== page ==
restricted access "Ud maate jeg": Andersen's Fodreise as Transgressive Space
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"Ud maate jeg":
Andersen's Fodreise as Transgressive Space

The title of Hans Christian Andersen's first novel is, as is well known, something of a joke. The rather lengthy title—Fodreise fra Holmens Canal til Østpynten af Amager i Aarene 1828 og 1829 (A Walking Tour from Holmen's Canal to the East Point of Amager in the Years 1828 to 1829)—seems to promise the description of a trip, a walking tour, of some substantial extent and duration. The citizens of Copenhagen would know, however, that the distance between the point of departure, the poet's apartment near Holmen's Canal, and the conclusion of the journey on Amager is less than three kilometers, hardly a "tour" in the conventional sense.1 The subtitle of the book also suggests that the journey takes place over the course of approximately two years. The actual duration of the journey, however, is in fact only a few hours; the young poet begins his late night stroll during the last hours of 31 December 1828 and ends his journey in the early hours of 1 January 1829. Andersen's title thus playfully ironizes both space and time, the twin Kantian indispensable forms of cognition, by radically contracting them to comic effect. The title, however, is not merely a joke or a witty play on Copenhagen geography for those in the know. This interest in time and space announced in the title is explicitly thematized in the novel as the fundamental condition that the poet must creatively re-imagine and remake if he is to become an author in his own right [End Page 39] and take his desired place among Copenhagen's acknowledged literati. Hence, space and its transformation into place is understood to be the poetic project of the novel, the task the poet-protagonist sets for himself.

First published in 1828 shortly after Andersen finished his student exams,2 the novel's initial reception was quite positive, and it quickly appeared in two subsequent editions. J.L. Heiberg himself endorsed the book in an early review and had even published parts of it in the literary magazine Kjøbenhavns flyvende Post prior to its publication in its entirety. Despite its initial positive reception, Fodreise has by and large come to be regarded as an immature work that does not belong among Andersen's novels, but rather among what are sometimes termed "udkast" (rough drafts, sketches, unfinished works). By Andersen's own admission the novel is a strange one, a "humoristisk underlig Bog ... min Lyst til at lege med Alt, spotte i Taarer over mine egne Følelser, phantastisk og broget, et heelt Tapete" (2003, 220) [humorous, strange book, my wish to play with everything, mocking my own feelings, fantastical and colorful, a quilted patchwork].3 This same sentiment is already acknowledged by the text when a critic, disguised as a sea monster, prevents the poet from sailing to Saltholm. The mer-critic says of the book that "Deres hele Reise ... er et Chaos af forvirrede Ideer, opkogte Reminiscenser og i det høieste et mislykket Eventyr" (255) [Your entire trip is a chaotic mess of confused ideas, half-baked reminiscences and simply an aborted fairytale].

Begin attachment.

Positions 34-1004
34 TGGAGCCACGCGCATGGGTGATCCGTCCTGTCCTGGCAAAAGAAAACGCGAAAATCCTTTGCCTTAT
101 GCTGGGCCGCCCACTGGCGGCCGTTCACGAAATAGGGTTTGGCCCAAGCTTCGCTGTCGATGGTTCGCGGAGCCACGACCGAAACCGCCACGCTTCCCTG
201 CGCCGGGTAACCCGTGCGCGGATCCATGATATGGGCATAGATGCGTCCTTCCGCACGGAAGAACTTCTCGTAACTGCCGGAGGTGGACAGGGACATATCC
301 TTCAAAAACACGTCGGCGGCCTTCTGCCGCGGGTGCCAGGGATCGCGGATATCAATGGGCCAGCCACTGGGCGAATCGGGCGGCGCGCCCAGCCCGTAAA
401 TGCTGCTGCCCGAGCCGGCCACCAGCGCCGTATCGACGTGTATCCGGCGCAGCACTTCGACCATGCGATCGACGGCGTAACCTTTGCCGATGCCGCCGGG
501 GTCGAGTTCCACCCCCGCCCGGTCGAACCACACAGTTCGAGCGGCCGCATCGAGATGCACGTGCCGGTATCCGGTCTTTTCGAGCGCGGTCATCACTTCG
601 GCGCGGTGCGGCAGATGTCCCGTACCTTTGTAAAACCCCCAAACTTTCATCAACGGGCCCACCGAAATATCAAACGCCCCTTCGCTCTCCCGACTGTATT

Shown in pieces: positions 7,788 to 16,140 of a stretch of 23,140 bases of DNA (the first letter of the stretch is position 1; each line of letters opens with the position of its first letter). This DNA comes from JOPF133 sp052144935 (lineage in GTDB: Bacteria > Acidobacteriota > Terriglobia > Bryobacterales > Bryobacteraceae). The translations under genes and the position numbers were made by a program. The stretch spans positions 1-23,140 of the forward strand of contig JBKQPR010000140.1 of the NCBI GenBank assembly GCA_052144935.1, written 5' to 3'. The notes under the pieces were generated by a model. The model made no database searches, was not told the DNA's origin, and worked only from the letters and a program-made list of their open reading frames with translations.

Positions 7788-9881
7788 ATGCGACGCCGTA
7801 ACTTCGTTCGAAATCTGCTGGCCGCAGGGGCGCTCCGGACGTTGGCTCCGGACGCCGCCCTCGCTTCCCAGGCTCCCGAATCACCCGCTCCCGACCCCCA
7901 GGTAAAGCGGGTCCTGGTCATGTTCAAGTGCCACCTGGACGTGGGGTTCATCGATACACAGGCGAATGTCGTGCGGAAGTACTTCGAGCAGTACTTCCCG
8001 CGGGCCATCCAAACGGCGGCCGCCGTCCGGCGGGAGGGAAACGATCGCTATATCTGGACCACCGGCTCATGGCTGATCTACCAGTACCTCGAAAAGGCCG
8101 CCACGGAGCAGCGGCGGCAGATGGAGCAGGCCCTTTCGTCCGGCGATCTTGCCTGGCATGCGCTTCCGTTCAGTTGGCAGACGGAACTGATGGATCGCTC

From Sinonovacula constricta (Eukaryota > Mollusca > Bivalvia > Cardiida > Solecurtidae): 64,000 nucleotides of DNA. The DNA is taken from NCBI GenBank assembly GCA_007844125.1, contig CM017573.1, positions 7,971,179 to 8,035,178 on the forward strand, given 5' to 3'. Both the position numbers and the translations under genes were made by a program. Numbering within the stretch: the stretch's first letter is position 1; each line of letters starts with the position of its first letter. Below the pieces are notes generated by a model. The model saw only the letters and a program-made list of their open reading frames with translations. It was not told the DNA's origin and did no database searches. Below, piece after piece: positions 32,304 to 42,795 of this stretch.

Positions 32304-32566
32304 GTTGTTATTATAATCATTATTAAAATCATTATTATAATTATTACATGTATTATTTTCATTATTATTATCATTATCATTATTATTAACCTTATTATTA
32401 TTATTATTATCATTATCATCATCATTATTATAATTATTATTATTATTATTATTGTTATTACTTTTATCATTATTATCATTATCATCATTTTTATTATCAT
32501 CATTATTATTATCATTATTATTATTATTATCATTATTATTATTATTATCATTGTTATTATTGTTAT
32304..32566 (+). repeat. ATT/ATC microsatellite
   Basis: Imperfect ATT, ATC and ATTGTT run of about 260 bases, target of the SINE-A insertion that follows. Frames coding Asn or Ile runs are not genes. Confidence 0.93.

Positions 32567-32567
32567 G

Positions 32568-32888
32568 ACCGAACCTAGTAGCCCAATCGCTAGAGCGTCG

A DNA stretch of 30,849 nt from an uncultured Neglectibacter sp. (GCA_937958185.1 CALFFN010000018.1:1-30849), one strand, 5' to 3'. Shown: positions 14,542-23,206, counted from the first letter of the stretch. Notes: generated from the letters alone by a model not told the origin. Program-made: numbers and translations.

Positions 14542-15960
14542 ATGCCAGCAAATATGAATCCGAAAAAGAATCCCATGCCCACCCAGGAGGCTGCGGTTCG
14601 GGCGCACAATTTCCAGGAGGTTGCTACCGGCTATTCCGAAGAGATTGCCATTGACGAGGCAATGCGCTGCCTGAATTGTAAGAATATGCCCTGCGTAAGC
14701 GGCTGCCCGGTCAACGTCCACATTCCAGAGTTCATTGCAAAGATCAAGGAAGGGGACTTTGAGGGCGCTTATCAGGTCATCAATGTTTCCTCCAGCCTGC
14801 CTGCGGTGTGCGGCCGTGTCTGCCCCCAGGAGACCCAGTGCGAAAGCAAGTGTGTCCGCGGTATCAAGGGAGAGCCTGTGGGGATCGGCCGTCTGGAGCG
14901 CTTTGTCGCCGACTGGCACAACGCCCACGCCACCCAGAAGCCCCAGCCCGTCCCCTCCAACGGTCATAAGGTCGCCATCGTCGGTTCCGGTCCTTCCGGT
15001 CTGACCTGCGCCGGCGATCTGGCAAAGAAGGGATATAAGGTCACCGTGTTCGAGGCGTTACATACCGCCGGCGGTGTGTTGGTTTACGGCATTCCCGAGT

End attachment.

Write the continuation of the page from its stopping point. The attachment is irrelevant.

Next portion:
Ib Johansen, however, notes that critical interest in Fodreise has increased in recent years, often for many of the same reasons it was rejected by earlier generations of scholars. If the perception has been that the novel is a bewildering patchwork of numerous literary references, allusions, and styles, critics have now turned attention to its sophisticated problematizing of narrator positions, its self-interruptions and complex narratological structure (Johansen 453). If the novel appears to be experimental and even unfinished, critics have emphasized its break with the conventional literary styles of the period as well as its curious literary devices all serving to make for the more contemporary critic a [End Page 40] challenging and complex work rather than simply a youthful attempt. The relationship between the biographical Andersen and the anonymous poet protagonist of the novel has, furthermore, provoked interest in the way the novel interrogates the tensions between fiction and reality, between the representation of the real world and representation itself. Andersen...